At the beginning of the year, the candidates were split into two basic camps: Those in favor of Medicare-for-all and those who preferred offering a public option among private ones. 

But as the year progressed — and the political potholes became clearer — the candidates adopted more nuanced positions on how to get to Medicare-for-all and whether Americans should be forced to give up their private coverage.

At this point, only Sanders could be said to truly support an immediate transition to Medicare-for-all, in which all Americans have a generous set of benefits funded by the government. Even candidates who say they’re still in favor of Medicare-for-all don’t want it right away.

March: The Trump administration files a legal brief saying it opposes the entire Affordable Care Act.

The Justice Department said in March it supports a federal judge’s ruling that the entire health-care law — not just its protections for patients with preexisting conditions — should be ditched. Yesterday's appeals court decision means that judge must now give a fuller consideration to the lawsuit.

The administration’s comprehensive stance against the whole ACA prompted an uproar among Democrats and health-care advocates, who noted the upheaval to the country’s health-care system should all of the law be invalidated. Trump health officials have had to defend the legal position even as they argue they’re improving the law and making coverage accessible to more people.

It all started when Texas and other GOP-led states sought to have the entire ACA struck down, in a lawsuit they filed in 2018. The administration initially supported striking down only its preexisting condition protections but leaving the rest of the law in place. But in a shift that was deeply controversial inside the administration, the DOJ later adopted a full-on stance against all the ACA, saying the entire law should be struck. 

As The Health 202 has reported, a trio of Trump advisers convinced the president that opposing all of Obamacare was the way to go. They included Russ Vought, deputy director of the Office of Management and Budget; Joe Grogan, head of the Domestic Policy Council; and Office of Management and Budget Director Mick Mulvaney.

Democrats were already slamming the administration for refusing to defend part of the ACA. The shift gave them even more political fodder, which they’re sure to hammer repeatedly in 2020.

And then the president tweeted this:

Trump caused a stir as he resumed promises that congressional Republicans would once again try to repeal and replace the ACA despite their failed attempt in 2017. Two of his top officials — Mulvaney and counselor Kellyanne Conway — insisted there was a plan at the ready should the courts ultimately strike down the ACA.

But Republicans in Congress said none of these promised efforts were underway. They made clear resurrecting a repeal-and-replace effort was just about the last thing they’re interested in doing these days. The administration has since worked on an ACA replacement plan, but internal disputes have prevented it from finalizing or releasing anything.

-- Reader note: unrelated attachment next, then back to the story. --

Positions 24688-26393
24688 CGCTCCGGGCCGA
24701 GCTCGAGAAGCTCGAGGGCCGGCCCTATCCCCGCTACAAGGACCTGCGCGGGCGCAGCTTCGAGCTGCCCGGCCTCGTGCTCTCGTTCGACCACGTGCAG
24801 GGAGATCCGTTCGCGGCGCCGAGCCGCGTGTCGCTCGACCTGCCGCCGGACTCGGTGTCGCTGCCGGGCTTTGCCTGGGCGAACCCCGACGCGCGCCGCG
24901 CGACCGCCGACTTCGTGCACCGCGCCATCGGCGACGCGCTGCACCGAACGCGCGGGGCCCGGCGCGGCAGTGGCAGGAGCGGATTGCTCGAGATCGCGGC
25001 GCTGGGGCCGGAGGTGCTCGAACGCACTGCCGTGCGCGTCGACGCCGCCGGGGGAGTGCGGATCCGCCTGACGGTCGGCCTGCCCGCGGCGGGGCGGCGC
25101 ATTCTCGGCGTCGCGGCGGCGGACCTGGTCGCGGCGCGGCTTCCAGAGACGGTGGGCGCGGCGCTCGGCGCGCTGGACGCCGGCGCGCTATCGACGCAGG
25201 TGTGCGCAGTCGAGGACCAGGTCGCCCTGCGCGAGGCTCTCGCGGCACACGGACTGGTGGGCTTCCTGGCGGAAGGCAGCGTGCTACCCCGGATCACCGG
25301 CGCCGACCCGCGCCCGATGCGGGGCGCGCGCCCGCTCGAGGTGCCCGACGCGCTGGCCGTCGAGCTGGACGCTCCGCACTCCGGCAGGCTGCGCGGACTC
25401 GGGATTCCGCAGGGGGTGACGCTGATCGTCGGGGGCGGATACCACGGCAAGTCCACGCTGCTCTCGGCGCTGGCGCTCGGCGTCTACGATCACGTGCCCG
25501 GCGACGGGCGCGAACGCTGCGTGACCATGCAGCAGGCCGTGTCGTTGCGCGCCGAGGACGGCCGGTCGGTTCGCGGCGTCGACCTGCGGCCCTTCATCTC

February: Seven pharmaceutical executives shift blame to members of Congress.

The Senate Finance Committee grilled pharmaceutical executives on high drug prices in a three-hour hearing billed as one of the biggest Congress-vs.-industry showdowns since the tobacco hearings of the 1990s. Committee leaders warned the executives they shouldn't try to redirect blame to other parts of the health-care industry for skyrocketing drug prices in the United States.

But while senators on the committee asked the executives a range of questions about the drug pipeline, there were few true “gotcha” moments, as we reported at the time. 

The witnesses frequently recited well-worn arguments for why insurers and pharmacy middlemen (called pharmacy benefit managers, or PBMs) should share more of the blame for the high cost of prescription drugs. The senators largely refrained from insisting on direct answers as to why these companies have massively inflated prices for specific medications.

Still, the hearing gave Congress an unprecedented chance to directly grill executives at a time when the industry is facing growing indignation from Americans. The Finance Committee held a similar hearing two months later, this time with PBM executives.

PROGRAMMING NOTE: This is the last Health 202 of the year. Thanks for reading, enjoy your holidays and we'll be back in your inbox on Monday, Jan. 6, 2020. 


AHH: Sens. Chuck Grassley (R-Iowa) and Ron Wyden (D-Ore.) say Senate Majority Leader Mitch McConnell (R-Ky.) spoiled their bipartisan effort to bring down drug prices. Grassley, a top Republican, was “visibly exasperated” and told reporters that McConnell told Republicans not to support the package, Stat’s Nicholas Florko reports. 

“The president wants it,” Grassley said. “Senate majority leaders, historically, if you’ve got the president of the same party, they tend to be spokesmen for the administration, not against the administration.”

“Grassley’s sharp words are the clearest example yet that lawmakers, Republican and Democrats alike, are increasingly frustrated about Congress’ inability to send drug pricing legislation to the president’s desk,” Nicholas writes. “While Grassley has previously acknowledged that McConnell wouldn’t slate his package for a vote unless it had more Republican support, he has not previously accused McConnell of encouraging Republicans not to support the package, a seeming sabotage.”

The measure, which has the support of the White House and advanced through the Senate Finance Committee over the summer, would cap the amount seniors pay out of pocket annually for medications, and would block drug companies from increasing prices beyond inflation.